He thinks slotMusic may revolutionize the music industry all over again. But some music journalists and product reviewers believe it's just a gimmick.
"It is an attempt by SanDisk to sell more mini cards and players, and by the music industry to find a physical format that people might pay for," said Bruce Houghton, who runs the music and technology blog, Hypebot.com. "Ultimately, it is a gimmick that will almost certainly fail."
"I don't know, I find this to be unbelievably cute," commented user "derX" in response to a product review on Engadget.com, which bore the subtle headline, "SanDisk's slotMusic albums and $20 Player now ready to be ignored." "This has got to be the cutest piece of FAIL ever mass marketed," derX continued. "If I saw a stray one on the street, I'd take it home and name it Fido."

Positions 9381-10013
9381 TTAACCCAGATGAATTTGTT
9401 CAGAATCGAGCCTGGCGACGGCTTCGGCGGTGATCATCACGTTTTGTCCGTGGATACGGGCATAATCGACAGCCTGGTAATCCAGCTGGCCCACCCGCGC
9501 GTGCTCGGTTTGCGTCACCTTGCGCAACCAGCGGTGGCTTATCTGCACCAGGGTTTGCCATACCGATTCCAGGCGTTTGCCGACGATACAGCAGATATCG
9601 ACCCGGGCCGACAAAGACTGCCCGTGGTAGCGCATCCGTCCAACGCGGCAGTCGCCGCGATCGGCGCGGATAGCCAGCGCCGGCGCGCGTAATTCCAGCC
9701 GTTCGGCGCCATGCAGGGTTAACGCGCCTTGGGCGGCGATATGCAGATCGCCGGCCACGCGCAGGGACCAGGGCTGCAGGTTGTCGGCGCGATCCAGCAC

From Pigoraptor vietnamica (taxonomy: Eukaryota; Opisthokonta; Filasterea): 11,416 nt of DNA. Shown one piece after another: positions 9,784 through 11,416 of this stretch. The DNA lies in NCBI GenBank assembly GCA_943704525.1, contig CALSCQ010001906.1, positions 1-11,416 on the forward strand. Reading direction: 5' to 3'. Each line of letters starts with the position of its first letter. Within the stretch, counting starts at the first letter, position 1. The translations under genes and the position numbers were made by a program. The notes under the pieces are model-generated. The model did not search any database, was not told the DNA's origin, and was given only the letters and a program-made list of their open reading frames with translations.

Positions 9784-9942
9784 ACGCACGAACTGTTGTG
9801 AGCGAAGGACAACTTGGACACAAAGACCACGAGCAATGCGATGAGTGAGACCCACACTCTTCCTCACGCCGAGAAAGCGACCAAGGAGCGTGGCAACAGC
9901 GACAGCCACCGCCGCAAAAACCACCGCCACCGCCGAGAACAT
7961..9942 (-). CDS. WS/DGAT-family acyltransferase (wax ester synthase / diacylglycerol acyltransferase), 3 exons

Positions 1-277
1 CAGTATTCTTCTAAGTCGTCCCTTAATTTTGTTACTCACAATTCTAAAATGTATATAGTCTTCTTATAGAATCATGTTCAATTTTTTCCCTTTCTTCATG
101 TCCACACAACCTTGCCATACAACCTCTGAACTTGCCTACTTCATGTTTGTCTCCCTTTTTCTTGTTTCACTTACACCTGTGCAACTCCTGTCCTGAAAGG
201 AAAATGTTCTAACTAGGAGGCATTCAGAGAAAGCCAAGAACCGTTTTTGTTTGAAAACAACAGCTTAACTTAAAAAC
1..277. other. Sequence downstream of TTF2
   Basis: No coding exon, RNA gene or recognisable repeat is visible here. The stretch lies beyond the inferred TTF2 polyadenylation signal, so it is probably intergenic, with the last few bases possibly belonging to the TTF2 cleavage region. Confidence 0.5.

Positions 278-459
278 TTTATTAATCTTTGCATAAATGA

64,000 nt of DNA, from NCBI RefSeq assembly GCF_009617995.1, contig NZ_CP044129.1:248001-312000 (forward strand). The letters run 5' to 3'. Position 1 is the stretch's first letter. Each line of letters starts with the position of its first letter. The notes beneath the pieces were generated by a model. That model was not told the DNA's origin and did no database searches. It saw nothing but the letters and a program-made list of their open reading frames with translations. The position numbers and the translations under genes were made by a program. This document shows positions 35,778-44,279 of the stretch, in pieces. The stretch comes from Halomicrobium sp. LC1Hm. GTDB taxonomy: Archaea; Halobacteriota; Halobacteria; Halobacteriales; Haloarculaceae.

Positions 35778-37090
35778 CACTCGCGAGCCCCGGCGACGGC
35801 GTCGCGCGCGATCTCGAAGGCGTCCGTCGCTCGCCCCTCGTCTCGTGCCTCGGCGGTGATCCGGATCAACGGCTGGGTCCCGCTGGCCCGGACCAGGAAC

Yet Eisenman insists that slotMusic makes good on its marketing slogan, "beyond music," because it outpaces traditional CDs in terms of space and capacity. He noted that artists who wanted to go beyond what could fit on a regular CD once had to release a double album, which increased the price. Moreover, slotMusic MP3 files offer better sound quality than most digital downloads (322 kilobytes per second versus the usual 128). Eisenman compares it to buying a download at retail. "We want to make an easier listening experience rather than a technologically challenging experience," he said.
The concept of bonus content — while compelling — will likely be delivered through other channels, says Houghton. "You can already add extra content to CD and some kinds can be added to downloads," he said. "Apple is also experimenting with a system that will deliver bonus content to iPhones. You'll see more and more bonus content in 2009, but it won't be via SanDisk."